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FEANSTA release yearly Overview of Housing Exclusion in Europe

feansta report cover

Since 2015, FEANTSA and the Fondation Abbé Pierre have released a yearly Overview of Housing Exclusion in Europe. These annual reports look at the latest Eurostat data (EU-SILC) and assess EU countries' capacity to adequately house their populations.

The Third Overview of Housing Exclusion in Europe 2018 reports increasing homelessness across most of the EU countries (Norway and Finland are the exception). The report also looked at homelessness within the United Kingdom. It found:

  • Between 2011-2017, the number of households living in temporary accommodation increased by 60%.
  • In March 2017 there were 77,240 households living in temporary accommodation.
  • In 2016-2017 local authorities helped 105,240 households under threat of homelessness stay in their homes.
  • There has been a large increase in the number of people sleeping rough. While this figure is difficult to calculate it was estimated that 4,134 people were sleeping rough on one night in 2016, a 134% increase compared with figures from 2010.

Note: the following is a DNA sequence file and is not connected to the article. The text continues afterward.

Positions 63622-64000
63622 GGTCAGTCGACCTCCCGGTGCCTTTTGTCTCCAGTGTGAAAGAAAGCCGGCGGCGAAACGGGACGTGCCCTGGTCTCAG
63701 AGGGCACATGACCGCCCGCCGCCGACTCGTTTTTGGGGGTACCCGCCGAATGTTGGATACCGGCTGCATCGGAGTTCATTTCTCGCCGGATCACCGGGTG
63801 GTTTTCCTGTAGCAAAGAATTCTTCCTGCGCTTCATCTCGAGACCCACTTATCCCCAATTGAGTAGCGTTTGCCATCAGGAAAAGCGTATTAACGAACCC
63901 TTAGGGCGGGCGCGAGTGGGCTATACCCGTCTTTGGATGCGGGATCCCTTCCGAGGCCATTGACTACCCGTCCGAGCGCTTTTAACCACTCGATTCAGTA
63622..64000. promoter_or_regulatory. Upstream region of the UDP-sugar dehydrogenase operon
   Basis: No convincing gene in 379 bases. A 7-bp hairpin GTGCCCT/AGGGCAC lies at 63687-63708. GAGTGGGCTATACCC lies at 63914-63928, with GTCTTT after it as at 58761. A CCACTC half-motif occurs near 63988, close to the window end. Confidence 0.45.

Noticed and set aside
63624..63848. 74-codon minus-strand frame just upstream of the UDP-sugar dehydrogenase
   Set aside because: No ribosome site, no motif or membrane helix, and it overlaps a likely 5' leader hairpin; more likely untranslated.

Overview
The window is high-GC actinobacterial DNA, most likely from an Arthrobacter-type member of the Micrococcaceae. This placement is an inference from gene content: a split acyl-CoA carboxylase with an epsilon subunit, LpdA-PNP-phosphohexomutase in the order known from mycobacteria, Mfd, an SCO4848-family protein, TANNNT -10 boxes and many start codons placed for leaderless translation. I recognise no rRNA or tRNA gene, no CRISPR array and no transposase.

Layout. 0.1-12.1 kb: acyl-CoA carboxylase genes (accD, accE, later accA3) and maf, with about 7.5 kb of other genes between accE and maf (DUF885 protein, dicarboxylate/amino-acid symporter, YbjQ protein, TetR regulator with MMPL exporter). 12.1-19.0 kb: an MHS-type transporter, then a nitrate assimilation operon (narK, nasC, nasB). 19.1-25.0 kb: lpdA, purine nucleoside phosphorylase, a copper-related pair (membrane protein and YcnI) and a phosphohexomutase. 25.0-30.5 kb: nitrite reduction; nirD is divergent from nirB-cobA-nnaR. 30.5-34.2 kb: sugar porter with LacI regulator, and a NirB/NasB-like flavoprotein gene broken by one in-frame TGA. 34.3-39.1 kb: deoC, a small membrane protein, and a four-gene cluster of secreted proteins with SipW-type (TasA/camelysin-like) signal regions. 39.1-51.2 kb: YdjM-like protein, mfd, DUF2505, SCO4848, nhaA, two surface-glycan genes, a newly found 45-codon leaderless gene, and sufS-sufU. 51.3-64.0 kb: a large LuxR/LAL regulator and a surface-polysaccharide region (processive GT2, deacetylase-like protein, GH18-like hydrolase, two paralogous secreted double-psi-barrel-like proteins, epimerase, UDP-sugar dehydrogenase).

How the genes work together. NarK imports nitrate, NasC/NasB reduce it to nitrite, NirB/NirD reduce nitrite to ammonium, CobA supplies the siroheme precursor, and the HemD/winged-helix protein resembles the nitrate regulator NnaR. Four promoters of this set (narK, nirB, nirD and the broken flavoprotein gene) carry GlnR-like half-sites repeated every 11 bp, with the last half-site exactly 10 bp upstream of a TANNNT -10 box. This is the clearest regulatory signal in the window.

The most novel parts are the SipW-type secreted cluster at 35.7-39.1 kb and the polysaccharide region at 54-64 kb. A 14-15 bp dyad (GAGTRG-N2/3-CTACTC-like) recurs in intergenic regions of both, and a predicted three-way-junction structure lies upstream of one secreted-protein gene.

• Housing costs for poor households in the UK are among the highest in Europe. Between 2010-2016 poor households saw the cost of housing increase by 45%.
  • People under the age of 30 have been particularly affected by budget cuts and austerity policies.
  • There is a chronic lack of affordable housing. Between 2003- 2014, there has been a sharp rise (80%) in private rental housing and also an increase (42%) in social rental housing belonging to housing associations while there has been little change in owner-occupied housing and a decrease (32%) in social rented housing owned by local authorities.

The Director of FENTSA, Freek Spinnewijn, states:

“Housing exclusion and homelessness have taken dramatic proportions in the UK. For almost all indicators the UK scores bad in a European perspective and the situation has often worsened over the last few years.”

Read the full country profile for the United Kingdom here.

Tagged In

Research, Policy, Homelessness


Eimear O'Connor